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Michelsonís Method for Measuring the Speed of Light
In 1931, Albert Michelson devised a method of measuring the speed of light, directly, by finding how long it took to move a measured distance.
The diagram below, showing the approximate arrangement of the apparatus, is not to scale (but I assume you guessed that!)
 
 
Light from the source passes through a narrow slit.
It is reflected by face A of the octagonal (8 sided) metal prism.
It then travels a distance of a few kilometres and returns to be reflected by face B.
When the prism is stationary, a stationary image of the slit is observed.
The prism is now rotated.
If the prism rotates fast enough, when light returns to the prism, face B is no longer in the right position to reflect it into the observerís eye.
The image of the slit disappears.
However, if the speed of rotation is increased, at a certain speed of rotation, the image of the slit reappears.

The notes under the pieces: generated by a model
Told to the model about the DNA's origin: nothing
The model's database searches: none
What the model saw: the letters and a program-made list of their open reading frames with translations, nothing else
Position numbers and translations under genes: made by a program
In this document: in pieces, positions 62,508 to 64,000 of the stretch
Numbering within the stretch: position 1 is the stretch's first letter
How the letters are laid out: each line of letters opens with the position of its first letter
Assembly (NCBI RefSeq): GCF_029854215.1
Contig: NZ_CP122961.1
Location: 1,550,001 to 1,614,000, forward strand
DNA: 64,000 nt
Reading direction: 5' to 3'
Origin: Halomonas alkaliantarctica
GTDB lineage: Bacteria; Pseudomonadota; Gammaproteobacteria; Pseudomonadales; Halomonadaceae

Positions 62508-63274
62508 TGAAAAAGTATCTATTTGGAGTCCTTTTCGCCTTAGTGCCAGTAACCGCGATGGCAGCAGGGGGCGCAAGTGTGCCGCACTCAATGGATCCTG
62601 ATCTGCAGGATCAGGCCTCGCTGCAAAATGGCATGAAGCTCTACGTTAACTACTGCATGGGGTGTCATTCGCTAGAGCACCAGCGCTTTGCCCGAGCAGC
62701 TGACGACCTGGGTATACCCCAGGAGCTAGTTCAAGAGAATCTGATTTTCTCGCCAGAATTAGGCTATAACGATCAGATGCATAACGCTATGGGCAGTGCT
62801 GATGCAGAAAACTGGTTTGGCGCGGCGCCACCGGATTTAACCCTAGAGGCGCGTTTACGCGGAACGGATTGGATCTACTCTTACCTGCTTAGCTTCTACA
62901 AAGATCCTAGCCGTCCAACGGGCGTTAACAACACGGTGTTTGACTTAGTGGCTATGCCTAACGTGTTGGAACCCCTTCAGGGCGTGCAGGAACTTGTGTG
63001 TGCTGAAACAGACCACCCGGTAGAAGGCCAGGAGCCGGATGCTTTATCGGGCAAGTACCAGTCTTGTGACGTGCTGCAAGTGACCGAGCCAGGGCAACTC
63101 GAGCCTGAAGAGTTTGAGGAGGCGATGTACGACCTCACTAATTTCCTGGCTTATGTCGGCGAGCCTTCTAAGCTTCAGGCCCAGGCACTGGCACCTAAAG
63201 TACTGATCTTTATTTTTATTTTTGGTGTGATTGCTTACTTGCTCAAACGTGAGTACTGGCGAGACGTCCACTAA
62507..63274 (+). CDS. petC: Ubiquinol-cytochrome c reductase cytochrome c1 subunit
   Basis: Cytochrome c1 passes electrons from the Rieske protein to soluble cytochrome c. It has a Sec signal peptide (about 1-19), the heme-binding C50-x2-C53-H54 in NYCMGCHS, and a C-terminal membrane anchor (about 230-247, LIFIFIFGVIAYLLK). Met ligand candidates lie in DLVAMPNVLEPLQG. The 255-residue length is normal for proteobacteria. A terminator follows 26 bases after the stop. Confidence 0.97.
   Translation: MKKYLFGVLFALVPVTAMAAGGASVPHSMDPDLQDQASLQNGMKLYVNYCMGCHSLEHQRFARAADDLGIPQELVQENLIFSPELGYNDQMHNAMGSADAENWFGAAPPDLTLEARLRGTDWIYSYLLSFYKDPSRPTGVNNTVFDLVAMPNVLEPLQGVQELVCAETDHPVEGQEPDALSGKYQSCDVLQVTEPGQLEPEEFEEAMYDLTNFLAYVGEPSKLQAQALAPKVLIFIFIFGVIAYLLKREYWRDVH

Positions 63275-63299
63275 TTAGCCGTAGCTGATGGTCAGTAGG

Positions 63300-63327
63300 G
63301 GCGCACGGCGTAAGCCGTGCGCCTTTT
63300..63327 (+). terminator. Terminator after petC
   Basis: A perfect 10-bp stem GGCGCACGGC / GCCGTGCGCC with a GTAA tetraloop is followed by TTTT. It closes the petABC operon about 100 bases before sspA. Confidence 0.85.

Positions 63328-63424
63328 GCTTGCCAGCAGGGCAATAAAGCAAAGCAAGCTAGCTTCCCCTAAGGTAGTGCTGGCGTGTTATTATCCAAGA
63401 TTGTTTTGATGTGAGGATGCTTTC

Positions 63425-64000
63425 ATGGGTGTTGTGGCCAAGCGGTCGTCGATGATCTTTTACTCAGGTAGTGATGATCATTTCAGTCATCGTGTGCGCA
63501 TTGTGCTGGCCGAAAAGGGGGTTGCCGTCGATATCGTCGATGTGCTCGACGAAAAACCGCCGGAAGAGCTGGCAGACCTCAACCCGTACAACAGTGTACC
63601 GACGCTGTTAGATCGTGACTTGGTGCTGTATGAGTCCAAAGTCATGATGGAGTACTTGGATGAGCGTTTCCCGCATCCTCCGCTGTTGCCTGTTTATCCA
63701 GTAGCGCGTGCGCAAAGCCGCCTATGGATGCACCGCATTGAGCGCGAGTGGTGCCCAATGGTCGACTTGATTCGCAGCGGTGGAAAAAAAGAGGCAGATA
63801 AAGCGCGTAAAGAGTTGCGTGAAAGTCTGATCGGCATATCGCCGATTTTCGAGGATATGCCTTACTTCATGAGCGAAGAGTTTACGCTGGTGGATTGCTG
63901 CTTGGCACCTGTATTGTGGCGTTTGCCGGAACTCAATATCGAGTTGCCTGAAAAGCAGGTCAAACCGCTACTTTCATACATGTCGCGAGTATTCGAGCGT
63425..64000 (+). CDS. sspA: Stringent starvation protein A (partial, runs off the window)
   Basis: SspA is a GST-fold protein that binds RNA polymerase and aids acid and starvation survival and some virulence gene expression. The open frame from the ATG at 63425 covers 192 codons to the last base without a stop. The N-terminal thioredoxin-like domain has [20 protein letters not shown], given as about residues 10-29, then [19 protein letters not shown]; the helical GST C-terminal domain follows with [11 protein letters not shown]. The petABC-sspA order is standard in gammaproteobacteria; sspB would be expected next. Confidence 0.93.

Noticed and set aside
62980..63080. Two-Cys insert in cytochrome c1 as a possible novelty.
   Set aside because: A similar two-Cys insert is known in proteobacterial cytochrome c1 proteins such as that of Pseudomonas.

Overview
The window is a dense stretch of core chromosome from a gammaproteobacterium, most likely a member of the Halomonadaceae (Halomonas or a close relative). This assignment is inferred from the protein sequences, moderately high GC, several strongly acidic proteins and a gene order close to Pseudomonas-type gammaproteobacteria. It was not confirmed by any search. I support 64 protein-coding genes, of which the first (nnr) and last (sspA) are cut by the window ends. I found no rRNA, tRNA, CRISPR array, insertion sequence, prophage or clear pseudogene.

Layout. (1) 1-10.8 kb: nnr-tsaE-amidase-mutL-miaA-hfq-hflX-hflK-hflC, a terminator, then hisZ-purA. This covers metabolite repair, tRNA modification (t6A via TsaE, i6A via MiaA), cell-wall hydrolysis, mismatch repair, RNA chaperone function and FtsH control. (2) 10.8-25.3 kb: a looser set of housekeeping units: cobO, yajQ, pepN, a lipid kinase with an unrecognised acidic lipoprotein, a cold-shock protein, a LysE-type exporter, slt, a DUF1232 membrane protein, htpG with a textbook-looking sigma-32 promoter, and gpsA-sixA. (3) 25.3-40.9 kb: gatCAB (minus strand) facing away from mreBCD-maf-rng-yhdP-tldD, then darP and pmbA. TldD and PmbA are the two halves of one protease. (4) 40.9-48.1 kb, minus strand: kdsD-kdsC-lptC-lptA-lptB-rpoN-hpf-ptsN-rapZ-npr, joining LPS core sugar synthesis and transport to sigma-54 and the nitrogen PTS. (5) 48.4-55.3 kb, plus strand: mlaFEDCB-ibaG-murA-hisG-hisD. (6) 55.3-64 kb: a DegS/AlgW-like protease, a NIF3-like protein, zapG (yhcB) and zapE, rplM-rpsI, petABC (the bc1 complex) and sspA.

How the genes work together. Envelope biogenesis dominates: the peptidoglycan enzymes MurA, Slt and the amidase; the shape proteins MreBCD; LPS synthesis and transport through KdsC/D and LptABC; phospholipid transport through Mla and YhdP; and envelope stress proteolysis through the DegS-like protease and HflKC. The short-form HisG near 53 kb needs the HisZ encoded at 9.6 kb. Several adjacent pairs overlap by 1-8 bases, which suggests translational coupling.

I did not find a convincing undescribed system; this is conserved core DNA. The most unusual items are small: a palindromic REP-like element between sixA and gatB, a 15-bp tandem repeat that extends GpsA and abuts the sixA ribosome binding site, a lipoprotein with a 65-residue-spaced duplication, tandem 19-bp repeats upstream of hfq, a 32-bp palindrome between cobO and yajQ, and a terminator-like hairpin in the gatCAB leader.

This is because the time taken for light to go from face A to face B was the same as the time taken by the prism to rotate 1/8th of a revolution.
So, the calculation needed to find the speed of light is remarkably simple:
If the prism completes n rotations per second then
Therefore, the time, t taken for the light to cover the distance, s is 1/8th of this
and so the speed of light c is given by
In 1931, Michelson found c = 2.99774◊108ms-1
The modern value is c = 2.997925◊108ms-1
 
Although the calculation is trivially simple don't forget the practical difficulties involved in this experiment: for example, measuring the distance moved by the light to a satisfactory level of precision...
 
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